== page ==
The argument of the UMW is that District 12 is merely an administrative arm of the international union. Even if District 12 is an administrative arm of the international union, it does not make it any less of a labor organization. Title 29 U.S.C. Section 402(i) points out that a district may be a labor organization regardless of whether it is engaged in the specified activities solely by itself or as a "subordinate to a national or international labor organization." In this regard it is significant that the courts have repeatedly held that other UMW Districts, similarly situated, are "labor organizations". Monborne, et al v. UMWA (Civil Action No. 71-690, W.D.Pa., 1972); Jones & Laughlin Steel Corporation v. UMWA (Civil Action No. 71-566, W.D.Pa.); Hodgson v. District 6, UMWA (S.D.Ohio, Civil Action No. 69-100, 1971); Semancik v. UMWA, 324 F. Supp. 1292 (W.D.Pa. 1971). Accordingly, this Court finds as a matter of law, that District 12 of the UMW is a labor organization engaged in commerce within the meaning of Title 29 U.S.C. § 402(i).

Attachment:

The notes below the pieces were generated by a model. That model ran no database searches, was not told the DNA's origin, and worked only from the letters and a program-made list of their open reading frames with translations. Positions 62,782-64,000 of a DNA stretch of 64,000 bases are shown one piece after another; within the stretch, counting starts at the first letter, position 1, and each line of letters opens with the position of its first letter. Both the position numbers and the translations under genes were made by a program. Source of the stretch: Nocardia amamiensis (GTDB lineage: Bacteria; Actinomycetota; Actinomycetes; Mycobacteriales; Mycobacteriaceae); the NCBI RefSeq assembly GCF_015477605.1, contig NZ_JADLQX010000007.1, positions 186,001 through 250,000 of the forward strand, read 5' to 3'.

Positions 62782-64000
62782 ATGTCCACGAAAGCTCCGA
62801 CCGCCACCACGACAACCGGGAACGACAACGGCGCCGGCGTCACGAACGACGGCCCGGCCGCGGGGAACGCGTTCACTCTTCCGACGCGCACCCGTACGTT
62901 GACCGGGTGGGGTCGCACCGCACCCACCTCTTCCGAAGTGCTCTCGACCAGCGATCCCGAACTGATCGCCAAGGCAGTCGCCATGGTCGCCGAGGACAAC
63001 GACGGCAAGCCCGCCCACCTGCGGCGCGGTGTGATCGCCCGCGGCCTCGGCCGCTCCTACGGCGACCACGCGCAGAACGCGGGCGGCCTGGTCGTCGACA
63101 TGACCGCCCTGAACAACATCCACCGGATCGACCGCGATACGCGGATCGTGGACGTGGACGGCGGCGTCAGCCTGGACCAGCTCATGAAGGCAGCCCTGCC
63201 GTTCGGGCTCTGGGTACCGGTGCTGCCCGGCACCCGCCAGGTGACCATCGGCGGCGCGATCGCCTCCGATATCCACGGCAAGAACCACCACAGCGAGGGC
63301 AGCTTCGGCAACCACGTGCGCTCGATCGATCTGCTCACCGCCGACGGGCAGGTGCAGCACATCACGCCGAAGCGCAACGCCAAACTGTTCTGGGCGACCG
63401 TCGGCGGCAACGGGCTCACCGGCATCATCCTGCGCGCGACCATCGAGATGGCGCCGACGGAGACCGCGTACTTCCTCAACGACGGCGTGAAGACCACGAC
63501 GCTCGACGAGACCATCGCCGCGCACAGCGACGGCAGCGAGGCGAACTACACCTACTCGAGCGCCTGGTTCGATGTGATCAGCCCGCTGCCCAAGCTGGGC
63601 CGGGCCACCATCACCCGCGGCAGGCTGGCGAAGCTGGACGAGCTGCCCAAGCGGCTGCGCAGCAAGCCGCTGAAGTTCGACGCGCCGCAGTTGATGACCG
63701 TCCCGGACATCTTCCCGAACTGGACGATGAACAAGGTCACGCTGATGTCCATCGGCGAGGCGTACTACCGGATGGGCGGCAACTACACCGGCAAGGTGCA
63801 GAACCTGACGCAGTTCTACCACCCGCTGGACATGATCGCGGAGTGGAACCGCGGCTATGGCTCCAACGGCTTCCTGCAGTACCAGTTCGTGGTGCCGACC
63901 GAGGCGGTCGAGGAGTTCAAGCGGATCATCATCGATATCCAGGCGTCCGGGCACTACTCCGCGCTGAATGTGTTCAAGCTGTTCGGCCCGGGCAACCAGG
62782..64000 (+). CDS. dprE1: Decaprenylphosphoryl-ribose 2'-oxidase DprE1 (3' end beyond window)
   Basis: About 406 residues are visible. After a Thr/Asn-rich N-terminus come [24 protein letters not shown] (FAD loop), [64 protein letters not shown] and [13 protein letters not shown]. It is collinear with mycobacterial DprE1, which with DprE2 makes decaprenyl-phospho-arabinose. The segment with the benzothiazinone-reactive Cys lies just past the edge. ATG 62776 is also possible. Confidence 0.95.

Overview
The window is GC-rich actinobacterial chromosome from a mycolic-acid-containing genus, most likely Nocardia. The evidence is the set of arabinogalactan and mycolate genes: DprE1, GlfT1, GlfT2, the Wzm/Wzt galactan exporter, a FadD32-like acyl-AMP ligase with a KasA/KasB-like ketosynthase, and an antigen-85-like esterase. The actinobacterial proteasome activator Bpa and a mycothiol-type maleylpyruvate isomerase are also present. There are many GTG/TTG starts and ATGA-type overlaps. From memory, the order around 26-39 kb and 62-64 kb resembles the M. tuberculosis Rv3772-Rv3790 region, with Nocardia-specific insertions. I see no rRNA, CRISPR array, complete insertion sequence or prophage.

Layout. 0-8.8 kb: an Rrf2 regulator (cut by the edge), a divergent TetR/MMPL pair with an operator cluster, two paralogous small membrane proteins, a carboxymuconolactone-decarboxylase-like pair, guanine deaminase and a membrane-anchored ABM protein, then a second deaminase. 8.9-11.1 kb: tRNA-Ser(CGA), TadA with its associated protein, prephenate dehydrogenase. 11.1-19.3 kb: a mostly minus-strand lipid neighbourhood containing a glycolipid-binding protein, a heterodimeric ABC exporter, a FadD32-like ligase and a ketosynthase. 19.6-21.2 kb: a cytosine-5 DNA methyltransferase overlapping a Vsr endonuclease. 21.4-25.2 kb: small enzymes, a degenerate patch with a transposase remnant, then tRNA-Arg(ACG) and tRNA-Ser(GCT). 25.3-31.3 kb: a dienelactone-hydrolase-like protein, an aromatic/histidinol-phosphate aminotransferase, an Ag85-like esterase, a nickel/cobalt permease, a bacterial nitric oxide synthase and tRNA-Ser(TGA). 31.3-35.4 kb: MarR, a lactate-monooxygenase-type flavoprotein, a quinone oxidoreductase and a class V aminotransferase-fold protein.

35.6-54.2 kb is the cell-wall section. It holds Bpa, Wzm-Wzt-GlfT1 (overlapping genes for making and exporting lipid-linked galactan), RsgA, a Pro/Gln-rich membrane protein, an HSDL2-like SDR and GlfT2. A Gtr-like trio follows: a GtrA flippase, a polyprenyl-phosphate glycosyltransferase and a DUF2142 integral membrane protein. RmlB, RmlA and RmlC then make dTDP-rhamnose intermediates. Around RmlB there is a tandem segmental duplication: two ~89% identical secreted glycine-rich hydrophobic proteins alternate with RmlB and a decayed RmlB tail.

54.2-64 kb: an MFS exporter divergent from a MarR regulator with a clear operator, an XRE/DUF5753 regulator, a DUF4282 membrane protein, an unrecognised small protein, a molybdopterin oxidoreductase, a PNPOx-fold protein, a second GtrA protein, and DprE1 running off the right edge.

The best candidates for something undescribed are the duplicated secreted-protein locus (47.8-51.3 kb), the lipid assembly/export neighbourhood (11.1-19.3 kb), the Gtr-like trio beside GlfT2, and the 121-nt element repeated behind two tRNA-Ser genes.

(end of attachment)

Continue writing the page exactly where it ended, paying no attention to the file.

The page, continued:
The issue now arises as to whether or not District 12 is and has been maintained in a "Trusteeship" within the meaning of 29 U.S.C. § 402(h). "Trusteeship" is defined as:

  ". . . any receivership, trusteeship, or other method
  of supervision or control whereby a labor
  organization suspends the autonomy otherwise
  available to a subordinate body under its
  constitution or bylaws."

The Initial Trusteeship Report filed by District 12 and the International Union under protest in 1959 is evidence of the fact that District 12 has been a "semi-autonomous" or "provisional" District since 1933, and that UMW members within the District did not have the right to elect their officers. The affidavits, in addition to Exhibit A to the Complaint filed herein, establish that the members who pay dues to District 12 do not elect the District President and Secretary-Treasurer.

The Department of Labor, the agency charged with administering and enforcing LMRDA, has stated:

  "After a district has been established under the UMW
  Constitution, it is entitled to exercise all the
  autonomy granted to districts by that document . . .